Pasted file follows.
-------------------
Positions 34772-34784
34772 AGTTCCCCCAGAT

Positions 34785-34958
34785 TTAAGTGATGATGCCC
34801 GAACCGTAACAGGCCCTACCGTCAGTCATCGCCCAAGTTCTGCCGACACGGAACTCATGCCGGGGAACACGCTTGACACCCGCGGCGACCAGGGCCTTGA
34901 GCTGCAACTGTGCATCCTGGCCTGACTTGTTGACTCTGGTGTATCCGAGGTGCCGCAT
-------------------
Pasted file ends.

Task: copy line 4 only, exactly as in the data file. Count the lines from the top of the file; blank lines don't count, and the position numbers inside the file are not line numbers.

34785 TTAAGTGATGATGCCC